The London Missionary Society appears to care more for the work of its churches and schools than for its balance-sheet, and to practise no method for swelling its collections. And as the Niuéans have as yet few wants, and are subject to no sudden calls for money, they leave tree-planting alone, and expend their energy in road-making, in house-building, and in working for white men in other islands. If they were to spend but one day a month in planting cocoanuts for the next five years, they might double their export of copra. But their needs are growing, and with instincts so keenly commercial they are unlikely long to leave the potential wealth of their island unexploited.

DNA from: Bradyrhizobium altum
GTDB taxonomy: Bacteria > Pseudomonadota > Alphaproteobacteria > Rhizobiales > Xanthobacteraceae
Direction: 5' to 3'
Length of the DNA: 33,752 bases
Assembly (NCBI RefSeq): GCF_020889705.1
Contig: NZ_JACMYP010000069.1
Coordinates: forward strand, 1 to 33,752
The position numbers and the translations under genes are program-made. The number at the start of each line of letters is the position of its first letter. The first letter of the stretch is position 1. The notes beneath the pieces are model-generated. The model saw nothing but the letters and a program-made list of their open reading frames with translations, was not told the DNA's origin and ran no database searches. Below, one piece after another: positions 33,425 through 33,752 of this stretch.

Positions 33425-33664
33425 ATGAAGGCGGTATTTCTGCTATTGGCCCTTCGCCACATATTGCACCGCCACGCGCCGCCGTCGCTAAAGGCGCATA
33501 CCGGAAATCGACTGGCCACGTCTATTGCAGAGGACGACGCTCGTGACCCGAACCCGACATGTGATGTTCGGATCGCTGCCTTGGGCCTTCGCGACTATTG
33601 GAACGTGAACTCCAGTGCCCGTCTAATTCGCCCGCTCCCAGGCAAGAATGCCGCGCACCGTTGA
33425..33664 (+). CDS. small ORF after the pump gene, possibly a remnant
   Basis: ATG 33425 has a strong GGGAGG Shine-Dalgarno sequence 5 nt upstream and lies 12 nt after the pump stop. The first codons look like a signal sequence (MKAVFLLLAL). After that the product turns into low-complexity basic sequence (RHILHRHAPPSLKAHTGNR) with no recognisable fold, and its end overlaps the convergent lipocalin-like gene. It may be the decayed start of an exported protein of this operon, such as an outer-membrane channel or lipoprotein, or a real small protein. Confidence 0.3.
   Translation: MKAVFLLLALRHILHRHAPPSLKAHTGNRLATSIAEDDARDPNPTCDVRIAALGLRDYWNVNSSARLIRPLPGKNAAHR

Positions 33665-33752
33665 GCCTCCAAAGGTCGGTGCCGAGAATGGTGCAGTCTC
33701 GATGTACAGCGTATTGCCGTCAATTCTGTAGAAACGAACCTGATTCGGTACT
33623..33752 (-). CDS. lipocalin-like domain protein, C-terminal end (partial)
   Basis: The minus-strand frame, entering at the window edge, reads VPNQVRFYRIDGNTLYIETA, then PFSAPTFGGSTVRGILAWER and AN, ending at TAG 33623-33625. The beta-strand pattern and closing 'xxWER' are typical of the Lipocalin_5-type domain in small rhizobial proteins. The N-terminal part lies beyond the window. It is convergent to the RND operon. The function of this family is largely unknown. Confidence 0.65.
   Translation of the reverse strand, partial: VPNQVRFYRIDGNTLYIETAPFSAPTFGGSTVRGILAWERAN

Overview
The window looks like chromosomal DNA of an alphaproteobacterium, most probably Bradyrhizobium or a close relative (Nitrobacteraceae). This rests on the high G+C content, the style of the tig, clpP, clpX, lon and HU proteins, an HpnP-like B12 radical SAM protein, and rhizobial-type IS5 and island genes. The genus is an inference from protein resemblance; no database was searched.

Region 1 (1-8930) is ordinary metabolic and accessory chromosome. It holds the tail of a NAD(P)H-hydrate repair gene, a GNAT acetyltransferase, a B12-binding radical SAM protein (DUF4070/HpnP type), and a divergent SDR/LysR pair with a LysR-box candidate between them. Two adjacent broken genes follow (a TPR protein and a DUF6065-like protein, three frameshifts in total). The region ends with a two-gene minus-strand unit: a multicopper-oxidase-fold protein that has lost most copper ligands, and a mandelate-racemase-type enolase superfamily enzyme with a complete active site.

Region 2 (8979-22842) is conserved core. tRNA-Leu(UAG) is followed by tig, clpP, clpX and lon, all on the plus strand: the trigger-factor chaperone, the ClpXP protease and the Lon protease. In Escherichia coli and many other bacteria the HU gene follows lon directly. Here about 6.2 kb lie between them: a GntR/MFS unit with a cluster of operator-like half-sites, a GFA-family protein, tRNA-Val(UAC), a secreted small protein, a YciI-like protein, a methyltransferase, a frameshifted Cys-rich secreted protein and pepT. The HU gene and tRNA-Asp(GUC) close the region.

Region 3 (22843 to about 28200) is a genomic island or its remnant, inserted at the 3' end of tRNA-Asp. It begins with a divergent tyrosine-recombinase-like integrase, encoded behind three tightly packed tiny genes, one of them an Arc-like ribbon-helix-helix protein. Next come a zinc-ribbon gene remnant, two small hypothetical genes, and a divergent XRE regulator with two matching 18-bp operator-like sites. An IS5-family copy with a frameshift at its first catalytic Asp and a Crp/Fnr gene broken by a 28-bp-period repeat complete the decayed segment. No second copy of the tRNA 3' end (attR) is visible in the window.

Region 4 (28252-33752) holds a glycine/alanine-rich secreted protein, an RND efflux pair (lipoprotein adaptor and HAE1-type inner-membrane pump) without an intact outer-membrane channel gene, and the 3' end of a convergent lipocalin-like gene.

In view of the enormous tracts of land throughout the tropic zone that have lately been planted with cocoanuts, it is remarkable that copra has page 61maintained its price. In Ceylon I saw hundreds of acres planted with trees in full bearing, where scarce a tree was to be seen twelve years ago. From both coasts of Africa and from the West Indies the export has been steadily increasing, and yet, though the world seems to be easily sated with every other kind of tropical product, of copra it never seems to have enough. Handicapped by a sea-carriage of twelve thousand miles, the South Sea Island copra has always commanded a local price of from £8 to £11 a ton, and now that a soap and candle factory has been established in Australia, it is more likely to rise than fall. Ten years ago most of the copra went direct to Europe on German sailing ships, which came out to Australia with a general cargo and loaded copra in the islands. In the long homeward voyage of from four to six months the rats and the little bronze copra-beetles tunnel through the cargo, destroying large quantities. On arrival at the oil mills it is crushed by rollers, and the refuse, after every drop of oil has been squeezed out of it, is pressed into oil-cake for fattening cattle. The oil is then resolved into glycerine and stearine, from which more than half the candles and soap used in the world are made. At first sight it page 62would seem more economical to press the oil on the spot, and so save the freight upon the waste material; but the explanation is that oil must be shipped in tanks or in casks. Ships fitted with tanks would have to make the outward voyage empty, and casks, if shipped in "shooks," require expert coopers, and when soaked in oil become a prey to borers. It is possible that a new use may be found for copra as fuel for warships. Every ton of copra contains over one hundred gallons of oil besides other combustible matters, and it burns with a fierce heat. It is very easily stored and handled, and it is only one-third more bulky than coal, its disadvantage in this respect being more than compensated by its superior heating qualities and its freedom from ash. It is expensive, but as Welsh coal costs in distant stations such as China as much as £2 10s. a ton, it is only four times as dear, and in naval warfare, where quick steam is everything, the dearest fuel may often be the cheapest. It would be peculiarly suited to torpedo craft and destroyers, which are required to get up steam in a hurry, and to go short distances at enormous speed. I offer this suggestion to the Admiralty as a matter for experiment.page 63